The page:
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[230]

No. 55.-report of Maj. John W. Foster, Twenty-fifth Indiana Infantry.

Hdqrs. Twenty-Fifth Regiment Indiana Vols., Pittsburg, Tenn., April 11, 1862.
Sir: Early on the morning of Sunday, April 6, 1862, in conformity with your orders, the Twenty-fifth Indiana Regiment of Volunteers was marched out of its quarters and took its position in the brigade. It immediately accompanied the brigade beyond Brigadier-General Hurlbut's quarters, and took position on the edge of the field used as the review ground, on the center of the line of the army, the right of the Twenty-fifth Indiana joining the Fourteenth Illinois, and the left supporting a battery of artillery which was firing upon the enemy beyond the field. After remaining in this position for nearly an hour the forces which were engaging the enemy were driven back from our front, and a large part of the retreating column passed directly through our lines, but the regiment continued unbroken and presented as steady a front as the receding forces would allow. Just at this time, as we were beginning to receive the heavy fire of our enemy on our front and left, your order was received to change our front to the rear on the left company, and 100 yards back from our first position, in order to meet a large force of the enemy which was moving rapidly forward in that direction with the intention of flanking your brigade.

The regiment executed this movement in good order and coolness under a very heavy fire of musketry and artillery on our left, and hardly had our regiment taken its position when the immense double columns of the enemy were fairly in view, emerging from the timber and thick undergrowth. The order was given immediately to lie down. It had hardly been executed when the enemy opened upon us one continual blaze of musketry along our whole line and on the right and left of it. The deadly volley passed harmlessly over us. With great alacrity and order the regiment rose and poured in upon the enemy volley after volley, which was most terrible upon their close columns, staggering them in their rapid and successful advance; but our attempt to give a permanent check to their progress was unavailing. The regiments on our right were beginning to waver and fall back, and the enemy had completely outflanked us on the left, and were pouring in upon us a heavy cross-fire. There was no alternative except to fall back or be completely surrounded by the overwhelming numbers attacking us. Hardly had Lieut. Col. William H. Morgan given the order to fall back when he received a severe flesh wound in the leg, which disabled him, and he was reluctantly carried from the field. His absence during the remainder of the engagement was a severe loss, as it threw the entire responsibility of the command upon me, and deprived the regiment of his military skill and courage.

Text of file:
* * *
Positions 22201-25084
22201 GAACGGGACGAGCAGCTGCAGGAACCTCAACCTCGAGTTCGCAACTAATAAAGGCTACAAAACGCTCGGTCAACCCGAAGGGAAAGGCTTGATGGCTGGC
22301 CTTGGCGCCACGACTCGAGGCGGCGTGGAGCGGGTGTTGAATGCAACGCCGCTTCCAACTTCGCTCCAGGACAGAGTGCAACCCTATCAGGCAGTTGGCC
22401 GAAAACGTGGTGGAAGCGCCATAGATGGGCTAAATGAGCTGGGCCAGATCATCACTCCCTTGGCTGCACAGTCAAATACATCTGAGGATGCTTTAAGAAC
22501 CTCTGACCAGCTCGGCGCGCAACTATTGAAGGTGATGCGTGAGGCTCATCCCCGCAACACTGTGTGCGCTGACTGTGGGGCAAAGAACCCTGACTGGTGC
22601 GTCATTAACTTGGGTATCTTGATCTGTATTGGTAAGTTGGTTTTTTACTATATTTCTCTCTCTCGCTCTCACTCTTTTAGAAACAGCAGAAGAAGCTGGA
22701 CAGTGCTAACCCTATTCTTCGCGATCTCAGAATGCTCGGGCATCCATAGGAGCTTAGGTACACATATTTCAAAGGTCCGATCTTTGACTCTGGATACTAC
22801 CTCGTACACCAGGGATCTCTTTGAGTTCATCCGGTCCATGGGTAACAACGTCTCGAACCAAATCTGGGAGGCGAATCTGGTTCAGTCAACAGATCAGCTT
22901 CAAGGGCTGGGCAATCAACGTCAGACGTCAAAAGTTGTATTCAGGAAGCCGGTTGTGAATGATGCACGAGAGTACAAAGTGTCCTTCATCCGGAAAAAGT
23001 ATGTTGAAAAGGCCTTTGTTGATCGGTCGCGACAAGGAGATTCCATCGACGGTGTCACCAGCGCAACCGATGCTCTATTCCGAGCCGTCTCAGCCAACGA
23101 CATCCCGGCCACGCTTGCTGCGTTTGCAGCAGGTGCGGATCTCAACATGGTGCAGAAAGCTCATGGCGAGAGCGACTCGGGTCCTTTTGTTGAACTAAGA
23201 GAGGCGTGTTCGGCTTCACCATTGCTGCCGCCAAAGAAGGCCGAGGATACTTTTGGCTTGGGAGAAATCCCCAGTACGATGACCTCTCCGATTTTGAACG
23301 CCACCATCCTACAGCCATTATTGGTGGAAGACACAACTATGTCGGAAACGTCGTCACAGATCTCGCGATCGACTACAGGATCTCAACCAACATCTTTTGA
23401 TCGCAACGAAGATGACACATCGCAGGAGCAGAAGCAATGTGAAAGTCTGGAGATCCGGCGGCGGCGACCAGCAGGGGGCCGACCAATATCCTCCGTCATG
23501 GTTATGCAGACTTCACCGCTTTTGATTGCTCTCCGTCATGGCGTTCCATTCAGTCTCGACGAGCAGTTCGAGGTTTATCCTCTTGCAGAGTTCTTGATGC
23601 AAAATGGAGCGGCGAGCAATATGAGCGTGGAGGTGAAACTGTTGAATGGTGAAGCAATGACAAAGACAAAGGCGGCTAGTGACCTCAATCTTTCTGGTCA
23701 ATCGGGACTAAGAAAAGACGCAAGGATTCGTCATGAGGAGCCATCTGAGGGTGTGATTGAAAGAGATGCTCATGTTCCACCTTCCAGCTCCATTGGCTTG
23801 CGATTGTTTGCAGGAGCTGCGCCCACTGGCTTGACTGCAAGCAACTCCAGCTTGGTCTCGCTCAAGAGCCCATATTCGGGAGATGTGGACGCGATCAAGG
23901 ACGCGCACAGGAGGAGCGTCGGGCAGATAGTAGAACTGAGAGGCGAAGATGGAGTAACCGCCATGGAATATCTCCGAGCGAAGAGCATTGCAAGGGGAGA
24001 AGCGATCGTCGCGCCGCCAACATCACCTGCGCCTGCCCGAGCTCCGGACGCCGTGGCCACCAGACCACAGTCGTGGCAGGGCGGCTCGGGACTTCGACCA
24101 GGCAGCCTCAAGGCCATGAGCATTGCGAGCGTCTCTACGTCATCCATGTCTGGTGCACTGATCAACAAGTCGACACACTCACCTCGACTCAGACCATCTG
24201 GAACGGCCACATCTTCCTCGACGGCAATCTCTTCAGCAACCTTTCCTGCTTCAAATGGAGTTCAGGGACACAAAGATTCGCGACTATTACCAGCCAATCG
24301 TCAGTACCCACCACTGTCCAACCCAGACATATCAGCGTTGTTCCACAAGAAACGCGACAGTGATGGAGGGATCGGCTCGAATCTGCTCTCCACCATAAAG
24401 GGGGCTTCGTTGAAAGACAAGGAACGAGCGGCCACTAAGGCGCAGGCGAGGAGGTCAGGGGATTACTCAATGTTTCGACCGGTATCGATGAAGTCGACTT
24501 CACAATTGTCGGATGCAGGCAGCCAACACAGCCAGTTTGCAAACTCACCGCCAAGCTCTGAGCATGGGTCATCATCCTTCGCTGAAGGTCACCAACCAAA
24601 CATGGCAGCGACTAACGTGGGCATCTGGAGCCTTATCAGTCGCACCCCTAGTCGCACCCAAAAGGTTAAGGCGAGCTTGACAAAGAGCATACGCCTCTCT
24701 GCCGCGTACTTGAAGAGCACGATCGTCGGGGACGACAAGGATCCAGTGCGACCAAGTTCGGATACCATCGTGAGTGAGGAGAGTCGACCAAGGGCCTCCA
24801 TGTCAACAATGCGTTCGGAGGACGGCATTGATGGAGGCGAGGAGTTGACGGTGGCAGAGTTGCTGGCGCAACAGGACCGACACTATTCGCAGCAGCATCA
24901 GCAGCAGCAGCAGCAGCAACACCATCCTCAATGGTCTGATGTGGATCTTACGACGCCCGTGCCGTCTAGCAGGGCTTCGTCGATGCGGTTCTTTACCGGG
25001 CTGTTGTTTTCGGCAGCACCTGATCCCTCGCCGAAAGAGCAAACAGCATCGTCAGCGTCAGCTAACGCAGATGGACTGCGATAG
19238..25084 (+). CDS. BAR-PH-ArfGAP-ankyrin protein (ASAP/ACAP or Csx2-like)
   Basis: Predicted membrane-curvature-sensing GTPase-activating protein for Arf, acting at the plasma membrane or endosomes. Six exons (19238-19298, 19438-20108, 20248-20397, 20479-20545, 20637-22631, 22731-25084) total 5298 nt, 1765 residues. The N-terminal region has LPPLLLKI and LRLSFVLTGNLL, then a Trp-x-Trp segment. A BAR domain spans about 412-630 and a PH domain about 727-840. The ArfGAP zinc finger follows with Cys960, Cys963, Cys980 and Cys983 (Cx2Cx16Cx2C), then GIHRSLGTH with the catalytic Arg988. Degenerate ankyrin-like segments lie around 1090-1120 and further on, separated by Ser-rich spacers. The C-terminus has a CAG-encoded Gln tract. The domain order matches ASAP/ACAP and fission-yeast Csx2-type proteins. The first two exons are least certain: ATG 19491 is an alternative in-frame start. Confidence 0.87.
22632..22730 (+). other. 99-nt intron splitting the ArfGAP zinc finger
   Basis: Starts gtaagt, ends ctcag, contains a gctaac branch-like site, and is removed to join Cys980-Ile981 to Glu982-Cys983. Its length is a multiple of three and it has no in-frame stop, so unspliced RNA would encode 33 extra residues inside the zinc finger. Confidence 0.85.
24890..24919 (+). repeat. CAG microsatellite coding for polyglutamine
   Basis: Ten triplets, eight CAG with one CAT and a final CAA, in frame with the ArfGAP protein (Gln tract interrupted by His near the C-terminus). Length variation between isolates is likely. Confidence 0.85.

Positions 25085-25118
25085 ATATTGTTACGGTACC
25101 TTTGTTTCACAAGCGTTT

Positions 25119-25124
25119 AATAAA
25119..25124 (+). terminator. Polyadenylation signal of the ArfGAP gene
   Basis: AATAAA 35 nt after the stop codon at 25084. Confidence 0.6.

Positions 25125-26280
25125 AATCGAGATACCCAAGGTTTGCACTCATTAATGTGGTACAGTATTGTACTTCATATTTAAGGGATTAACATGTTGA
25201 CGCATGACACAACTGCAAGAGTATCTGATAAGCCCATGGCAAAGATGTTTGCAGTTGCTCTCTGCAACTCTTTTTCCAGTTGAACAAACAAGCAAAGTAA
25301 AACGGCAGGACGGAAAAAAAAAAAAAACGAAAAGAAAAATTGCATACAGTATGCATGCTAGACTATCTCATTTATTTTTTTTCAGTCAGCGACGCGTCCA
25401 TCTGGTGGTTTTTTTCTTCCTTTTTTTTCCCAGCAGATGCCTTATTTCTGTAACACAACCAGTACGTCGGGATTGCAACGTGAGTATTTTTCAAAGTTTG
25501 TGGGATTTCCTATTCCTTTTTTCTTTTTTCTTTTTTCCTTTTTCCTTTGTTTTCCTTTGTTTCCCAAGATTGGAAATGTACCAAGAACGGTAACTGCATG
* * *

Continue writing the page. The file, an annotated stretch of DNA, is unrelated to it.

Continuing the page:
The regiment fell back in as good order as the thick undergrowth and deadly fire of the enemy would permit for about 100 yards, when, taking advantage of a slight depression in the surface of the ground I planted the flag against a fallen tree and called upon the men to rally to their colors, which they did with a readiness and coolness which saved the regiment from entire dismemberment and perhaps annihilation. I was in my proper position on the left wing, and did not see Colonel Morgan fall, who was on the right and entirely concealed by the undergrowth, and therefore supposed he had drawn off the right companies; but, in his absence, the several captains collected their [231] men, and, as soon as they could ascertain our position, joined me with a large portion of their commands. In this engagement our loss was very heavy. Lieut. Henry L. Brickett, commanding Company O, was mortally wounded, and died in a few minutes, refusing to be carried from the field. Lieut. Jesse Patterson, of Company G, was mortally wounded, and died in a few hours. Both of these were noble men, faithful officers, and brave soldiers. Lieutenant Fellows, of Company H, and Second Lieutenant Darling, of Company B, were severely wounded while bravely encouraging their men. Sixteen of our dead were taken from this bloody field.

By the time I had rallied my battalion and placed it in order Colonel Hall, of the Fourteenth Illinois, on our right, had succeeded in halting and collecting his regiment, and upon consultation we thought it advisable to withdraw our men and shelter them from the heavy fire of the enemy until we could communicate with you for further orders. I notified your aide, Lieutenant Bruner, of our position, when we directly received your order to come to the assistance of General McClernand's division on the right. By your order I took position on the brow of the hill on the right of the Fourteenth Illinois, and threw forward pickets on the side of the opposite hill, to observe the movements of the enemy. Here we remained until we received your order to advance to the hill on the left, but it soon became necessary to change our position, as directed by you, to the timber skirting the field occupied by the cavalry camp, to protect another flank movement of the enemy, in heavy force, both on the right and left, supported by a large force of cavalry on the right, attempting to get into our rear.